Dealing with Parking Issues on an Urban Campus: The Case of UC BerkeleyCase Studies on Transport Policy (2014)
AbstractMany transportation planning studies focus on mode-of-transportation as a static variable, not accounting for a range of user decisions such as miles traveled or (if driving) the duration of time between departure and arrival. Existing research into parking decisions investigates factors that determine or underlie mode choice decisions (0120, 0135 and 0150). However, these studies do not address specific interventions tied to less driving and to projected reductions in greenhouse gas GHG emissions, This study looks at dynamic variables to see how parking price reforms, traveler information systems and incentives affect an increase in the use of public transit and non-motorized modes among the faculty and staff at UC Berkeley. Through a stated preference survey this study assessed the participants’ responsiveness to changes in pricing and information to reveal how a campus population can 1) search less for parking, 2) drive fewer days per week and 3) switch modes entirely. The University is one of the largest regional employers in the San Francisco Bay Area, generating consistently close to 50,000 daily trips to the campus (0105 and 0155). Data from transportation surveys and geographic information systems (GIS) technology showed the percent of faculty or staff within walkable distance or bikeable distance (36%), or in areas that are transit accessible (48%). Regression analysis also indicates that social factors and incentives can have a strong pull on driving behavior. This means that focusing on such transportation demand management programs can result in fewer vehicle miles traveled and greenhouse gas emissions along with a more more equitable and accessible campus environs. It also justifies the need for campuses to systematically document and benchmark commuting behavior.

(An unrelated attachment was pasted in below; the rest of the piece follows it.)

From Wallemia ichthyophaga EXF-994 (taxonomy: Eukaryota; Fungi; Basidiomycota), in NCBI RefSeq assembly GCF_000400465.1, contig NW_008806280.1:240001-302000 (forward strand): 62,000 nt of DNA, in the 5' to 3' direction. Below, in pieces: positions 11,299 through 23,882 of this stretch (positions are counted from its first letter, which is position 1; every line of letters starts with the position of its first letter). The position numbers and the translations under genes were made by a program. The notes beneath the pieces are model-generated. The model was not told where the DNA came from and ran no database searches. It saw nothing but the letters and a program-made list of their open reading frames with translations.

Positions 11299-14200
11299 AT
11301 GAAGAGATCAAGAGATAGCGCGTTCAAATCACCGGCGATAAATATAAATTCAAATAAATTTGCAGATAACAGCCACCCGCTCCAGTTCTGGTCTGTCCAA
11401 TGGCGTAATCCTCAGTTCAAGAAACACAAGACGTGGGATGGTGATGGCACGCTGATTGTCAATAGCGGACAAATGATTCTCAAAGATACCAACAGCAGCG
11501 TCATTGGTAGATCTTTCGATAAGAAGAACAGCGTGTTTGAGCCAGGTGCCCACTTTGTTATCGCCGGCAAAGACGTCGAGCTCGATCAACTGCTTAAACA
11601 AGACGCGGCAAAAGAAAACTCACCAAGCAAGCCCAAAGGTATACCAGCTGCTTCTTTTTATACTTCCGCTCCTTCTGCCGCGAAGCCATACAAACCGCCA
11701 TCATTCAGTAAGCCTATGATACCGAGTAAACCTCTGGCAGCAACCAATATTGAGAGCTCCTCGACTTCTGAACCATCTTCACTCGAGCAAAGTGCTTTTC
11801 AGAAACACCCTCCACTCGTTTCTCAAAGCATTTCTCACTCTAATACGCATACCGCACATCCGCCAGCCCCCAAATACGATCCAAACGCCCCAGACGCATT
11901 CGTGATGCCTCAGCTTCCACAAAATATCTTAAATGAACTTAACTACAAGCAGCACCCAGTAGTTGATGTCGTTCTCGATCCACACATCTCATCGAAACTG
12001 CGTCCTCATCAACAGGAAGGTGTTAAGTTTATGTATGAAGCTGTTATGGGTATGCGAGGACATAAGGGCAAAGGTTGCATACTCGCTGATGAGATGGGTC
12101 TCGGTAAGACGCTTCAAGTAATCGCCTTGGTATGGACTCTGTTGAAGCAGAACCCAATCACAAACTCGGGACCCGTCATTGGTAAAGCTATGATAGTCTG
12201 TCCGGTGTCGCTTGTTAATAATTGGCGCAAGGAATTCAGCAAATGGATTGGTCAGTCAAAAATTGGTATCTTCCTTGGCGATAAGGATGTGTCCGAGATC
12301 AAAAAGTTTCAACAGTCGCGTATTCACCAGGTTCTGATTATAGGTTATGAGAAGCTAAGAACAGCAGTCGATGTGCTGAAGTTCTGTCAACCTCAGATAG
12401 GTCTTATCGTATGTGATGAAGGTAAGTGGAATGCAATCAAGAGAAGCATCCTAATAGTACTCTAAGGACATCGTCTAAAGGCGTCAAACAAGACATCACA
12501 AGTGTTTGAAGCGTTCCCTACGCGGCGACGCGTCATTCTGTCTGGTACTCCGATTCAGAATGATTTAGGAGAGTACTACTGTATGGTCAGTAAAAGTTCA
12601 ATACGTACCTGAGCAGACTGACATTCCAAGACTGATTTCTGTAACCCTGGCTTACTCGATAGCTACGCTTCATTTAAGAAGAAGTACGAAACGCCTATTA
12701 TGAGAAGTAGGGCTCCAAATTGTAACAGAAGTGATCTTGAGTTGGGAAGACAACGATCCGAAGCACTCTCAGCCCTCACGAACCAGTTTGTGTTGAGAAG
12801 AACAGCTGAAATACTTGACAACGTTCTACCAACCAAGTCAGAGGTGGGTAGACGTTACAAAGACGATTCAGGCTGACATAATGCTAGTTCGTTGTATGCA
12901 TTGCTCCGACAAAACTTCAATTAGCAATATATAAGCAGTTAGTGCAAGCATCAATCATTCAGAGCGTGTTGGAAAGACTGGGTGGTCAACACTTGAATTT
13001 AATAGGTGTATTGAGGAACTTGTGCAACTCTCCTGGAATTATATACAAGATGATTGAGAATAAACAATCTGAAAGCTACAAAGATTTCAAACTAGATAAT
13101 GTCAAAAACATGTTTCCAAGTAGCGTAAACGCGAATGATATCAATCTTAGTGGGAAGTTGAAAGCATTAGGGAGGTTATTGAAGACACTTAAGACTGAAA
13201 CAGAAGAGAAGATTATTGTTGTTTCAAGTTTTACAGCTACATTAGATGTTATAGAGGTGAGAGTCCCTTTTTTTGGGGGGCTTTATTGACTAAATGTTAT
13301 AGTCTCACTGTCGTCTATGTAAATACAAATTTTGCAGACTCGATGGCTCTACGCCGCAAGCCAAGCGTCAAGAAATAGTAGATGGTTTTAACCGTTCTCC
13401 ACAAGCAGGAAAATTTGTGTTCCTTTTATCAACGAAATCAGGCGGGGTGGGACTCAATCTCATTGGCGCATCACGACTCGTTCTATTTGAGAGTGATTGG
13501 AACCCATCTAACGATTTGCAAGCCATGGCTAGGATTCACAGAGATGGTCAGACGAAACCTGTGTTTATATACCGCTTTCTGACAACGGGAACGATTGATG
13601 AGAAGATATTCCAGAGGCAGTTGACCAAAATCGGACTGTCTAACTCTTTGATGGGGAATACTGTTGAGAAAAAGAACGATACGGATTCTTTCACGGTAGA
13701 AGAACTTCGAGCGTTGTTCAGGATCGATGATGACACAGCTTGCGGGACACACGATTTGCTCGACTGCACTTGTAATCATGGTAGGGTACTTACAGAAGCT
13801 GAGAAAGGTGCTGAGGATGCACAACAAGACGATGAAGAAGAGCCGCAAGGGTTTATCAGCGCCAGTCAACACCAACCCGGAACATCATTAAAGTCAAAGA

Publication DateSummer August 11, 2014
Citation InformationWilliam W Riggs. "Dealing with Parking Issues on an Urban Campus: The Case of UC Berkeley" Case Studies on Transport Policy (2014)
Available at: http://works.bepress.com/williamriggs/21/